The Richard T. Doermer School of Business and Management Sciences celebrated its fourth annual Founder’s Day on Tuesday, October 27, 2009. The dinner event was held to honor Richard T. Doermer, an exceptionally successful business executive, community leader, philanthropist, and a great friend of IPFW. It is, indeed, an honor for the faculty and students to have the business school, the first named school at IPFW, named after a pragmatic visionary like Dick Doermer.
Dick Doermer’s generous gift to the business school will support much needed student scholarships, faculty activities pertaining to teaching and research, and international study programs.
The event was attended by several prominent community leaders, and business school faculty, students, alumni, and staff. The program included several presentations on the mission, goals, accomplishments and future plans of the Doermer School, undergraduate student accomplishments and MBA student accomplishments.
The agenda of the evening included the following:
Dean Chang presented an alumni with the Distinguished Alumni Award. The Distinguished Alumni Award is given to an individual who has one or more degrees from within Richard T. Doermer School of Business and Management Sciences (undergraduate), a individual who has assumed positions of increasing responsibility in his or her field of endeavor and the position which he or she is serving appears to have a great deal of significance, and an individual who has contributed time and/or talent to IPFW and/or the community. Jeff A. Taner, DWD, Inc. was the 2009 distinguished alumni.
Alix Hughes, student, shared about the 2009 Business Simulation Game (BSG), which is played through the class J401, Policy and Strategy, taught by William Todorovic. BSG is a completely online exercise where teams of students run an athletic footwear company in head-to-head competition against companies run by other class members. Company operations parallel those of actual athletic footwear companies. Just as in the real-world, companies compete in a global market arena, selling branded and private-label athletic footwear in four geographic regions – Europe-Africa, North America, Asia-Pacific, and Latin America.
Company co-managers must make decisions relating to plant operations, distribution and warehouse operations, work force compensation, online sales at the company’s website, sales and marketing, and finance. The challenge is to craft and execute a competitive strategy that results in a respected brand image, keeps your company in contention for global market leadership, and produces good financial performances as measured by earnings per share, return on investment, stock price appreciation, and credit rating.
The IPFW team has been placing in the top 100 the last few weeks and just this week, they placed in the top 18! Congratulations!
Elizabeth Kruckeberg and Brian Stalter, two students out of the ten that went, shared about the D490 China Study program that they participated in, in the Spring 2009. The students studied and stayed in Shanghai and Beijing where they learned about the Chinese economy, business culture, and cultural differences between China and the United States. The students also visitited five companies covering different industries and different types of organizations.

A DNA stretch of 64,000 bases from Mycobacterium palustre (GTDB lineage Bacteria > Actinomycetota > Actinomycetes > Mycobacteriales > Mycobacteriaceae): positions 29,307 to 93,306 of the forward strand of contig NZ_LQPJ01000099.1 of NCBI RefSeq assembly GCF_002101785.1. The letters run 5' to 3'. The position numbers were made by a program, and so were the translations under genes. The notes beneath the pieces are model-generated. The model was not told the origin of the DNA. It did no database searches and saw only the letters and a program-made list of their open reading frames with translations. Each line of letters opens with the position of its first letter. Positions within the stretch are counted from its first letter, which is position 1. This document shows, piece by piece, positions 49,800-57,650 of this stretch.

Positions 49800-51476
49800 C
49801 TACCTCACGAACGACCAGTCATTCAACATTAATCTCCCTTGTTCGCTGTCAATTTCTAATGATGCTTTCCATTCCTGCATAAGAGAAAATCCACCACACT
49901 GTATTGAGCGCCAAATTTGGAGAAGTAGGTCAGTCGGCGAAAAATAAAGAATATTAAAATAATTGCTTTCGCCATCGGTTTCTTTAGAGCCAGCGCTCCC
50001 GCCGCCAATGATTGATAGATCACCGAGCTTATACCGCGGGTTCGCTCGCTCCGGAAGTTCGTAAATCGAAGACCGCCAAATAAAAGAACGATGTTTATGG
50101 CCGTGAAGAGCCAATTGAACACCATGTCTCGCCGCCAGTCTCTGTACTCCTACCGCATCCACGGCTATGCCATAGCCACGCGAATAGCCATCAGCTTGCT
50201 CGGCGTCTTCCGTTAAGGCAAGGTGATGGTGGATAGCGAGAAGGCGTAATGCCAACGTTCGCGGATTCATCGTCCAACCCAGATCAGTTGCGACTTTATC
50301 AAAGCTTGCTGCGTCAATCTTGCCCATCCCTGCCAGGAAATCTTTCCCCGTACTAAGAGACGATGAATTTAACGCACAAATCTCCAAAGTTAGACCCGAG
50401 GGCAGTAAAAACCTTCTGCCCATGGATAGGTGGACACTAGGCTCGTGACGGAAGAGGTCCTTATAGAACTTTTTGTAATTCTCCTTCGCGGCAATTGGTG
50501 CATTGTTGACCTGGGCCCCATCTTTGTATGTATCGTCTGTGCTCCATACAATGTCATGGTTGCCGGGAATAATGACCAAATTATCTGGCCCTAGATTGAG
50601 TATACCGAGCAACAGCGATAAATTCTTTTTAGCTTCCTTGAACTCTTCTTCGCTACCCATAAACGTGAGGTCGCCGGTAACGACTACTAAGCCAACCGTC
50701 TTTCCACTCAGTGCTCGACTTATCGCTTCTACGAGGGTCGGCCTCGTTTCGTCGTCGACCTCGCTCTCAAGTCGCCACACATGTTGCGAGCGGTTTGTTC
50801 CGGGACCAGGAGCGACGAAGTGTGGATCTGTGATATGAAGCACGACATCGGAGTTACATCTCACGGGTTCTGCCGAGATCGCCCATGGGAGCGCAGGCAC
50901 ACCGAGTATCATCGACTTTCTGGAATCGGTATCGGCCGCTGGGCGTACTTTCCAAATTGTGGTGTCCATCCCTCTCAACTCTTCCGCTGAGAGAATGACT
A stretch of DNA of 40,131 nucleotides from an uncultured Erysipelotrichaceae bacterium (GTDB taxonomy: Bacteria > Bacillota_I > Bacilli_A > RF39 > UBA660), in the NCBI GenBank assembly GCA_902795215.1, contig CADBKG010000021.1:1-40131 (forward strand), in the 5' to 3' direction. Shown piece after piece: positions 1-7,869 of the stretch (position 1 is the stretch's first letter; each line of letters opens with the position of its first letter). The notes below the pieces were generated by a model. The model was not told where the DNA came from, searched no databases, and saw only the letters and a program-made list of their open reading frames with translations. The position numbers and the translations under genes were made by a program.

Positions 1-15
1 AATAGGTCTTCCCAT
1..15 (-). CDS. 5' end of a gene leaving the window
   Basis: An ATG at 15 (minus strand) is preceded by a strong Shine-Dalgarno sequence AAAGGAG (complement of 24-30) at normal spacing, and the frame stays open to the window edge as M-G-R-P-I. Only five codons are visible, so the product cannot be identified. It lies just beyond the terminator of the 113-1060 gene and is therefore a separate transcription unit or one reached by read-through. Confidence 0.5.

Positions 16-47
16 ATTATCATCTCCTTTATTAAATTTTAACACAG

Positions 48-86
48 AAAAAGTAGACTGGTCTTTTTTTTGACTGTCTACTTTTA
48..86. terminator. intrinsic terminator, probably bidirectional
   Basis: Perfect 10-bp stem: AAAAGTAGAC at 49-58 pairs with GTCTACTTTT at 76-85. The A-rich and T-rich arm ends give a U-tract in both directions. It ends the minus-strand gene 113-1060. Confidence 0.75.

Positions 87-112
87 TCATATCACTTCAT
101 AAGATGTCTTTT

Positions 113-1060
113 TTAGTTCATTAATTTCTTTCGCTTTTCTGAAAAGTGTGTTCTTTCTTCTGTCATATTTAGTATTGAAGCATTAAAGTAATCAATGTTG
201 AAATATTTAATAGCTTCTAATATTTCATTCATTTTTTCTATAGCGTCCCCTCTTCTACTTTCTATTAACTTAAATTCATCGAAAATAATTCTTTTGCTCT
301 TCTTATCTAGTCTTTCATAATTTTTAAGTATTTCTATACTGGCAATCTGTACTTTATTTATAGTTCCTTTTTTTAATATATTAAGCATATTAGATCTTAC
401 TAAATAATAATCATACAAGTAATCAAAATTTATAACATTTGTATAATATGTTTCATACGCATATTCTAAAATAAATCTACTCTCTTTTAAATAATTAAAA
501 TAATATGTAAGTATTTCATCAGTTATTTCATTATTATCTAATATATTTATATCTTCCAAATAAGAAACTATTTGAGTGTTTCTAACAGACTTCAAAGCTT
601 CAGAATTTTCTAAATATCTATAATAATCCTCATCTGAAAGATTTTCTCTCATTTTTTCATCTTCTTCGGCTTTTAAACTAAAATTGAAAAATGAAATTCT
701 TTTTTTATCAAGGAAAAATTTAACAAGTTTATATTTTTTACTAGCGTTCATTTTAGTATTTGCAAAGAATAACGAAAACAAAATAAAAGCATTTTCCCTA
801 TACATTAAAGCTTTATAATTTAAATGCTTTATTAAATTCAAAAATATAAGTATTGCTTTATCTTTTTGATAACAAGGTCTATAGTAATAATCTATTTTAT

The team did market research for two Fort Wayne businesses, Do it Best, Corp. and Vera Bradley, considered how their clients’ products and services may be marketed, sold, and used in that part of the world. Once back in class at IPFW, they put together international business plans for each firm pointing out how they can improve their strategic positions on the global market. These students did not just decide to take this course and go on this trip; they were among a field of 40 top-level students who were invited to apply for admission to the class.
Four students, Elizabeth Kruckeberg, Oxana Mullins, Sandra Overman, Nick Rolf, along with Prof. Lyman Lewis and Dr. John Niser, Chair of Consumer and Family Sciences went to Palm Island Florida to be a consultant with a client. The team took an exploratory trip to the company to conduct a unit inventory, they will continue to build analysis by researching property management systems, and finally in April, there will be final presentation to the owner in Palm Island. This project allows the students many real world experiences including meeting with a client in a different state and the challengesof being in a different state; cross function team with the benefit of new ideas; and the opportunity to learn in a different atmosphere rather than in a classroom.
Elizabeth Kruckeberg, student, shared about the 2009 Fed Challenge which is an undergraduate student competition. The Fed Challenge will be on Monday, November 9 in Chicago, IL. In this competition, teams of three to five students assume the role of advisors to the Federal Open Market Committee in the conduct of monetary policy. Teams make a twenty-minute presentation and are then questioned by a panel of Federal Reserve in Washington for the final competition. IPFW competes in the regional competition held by the Federal Reserve Bank of Chicago.
The competition encourages students to apply theoretical topics in macroeconomics and monetary policy to the actual, current economic situation. The competition requires students to assemble and process current macroeconomic information and data. It also requires students to move beyond a theoretical understanding of monetary policy into a detailed understanding of the implementation of monetary policy. Participants are expected to develop a very professional presentation style. Those participating on the IPFW team is Staci Bougher, Eldin Hasic, Jason Kochenderfer, and Elizabeth Kruckeberg. The team is lead by economic professors Nodir Adilov, John Kessler, and Myeong Hwan Kim.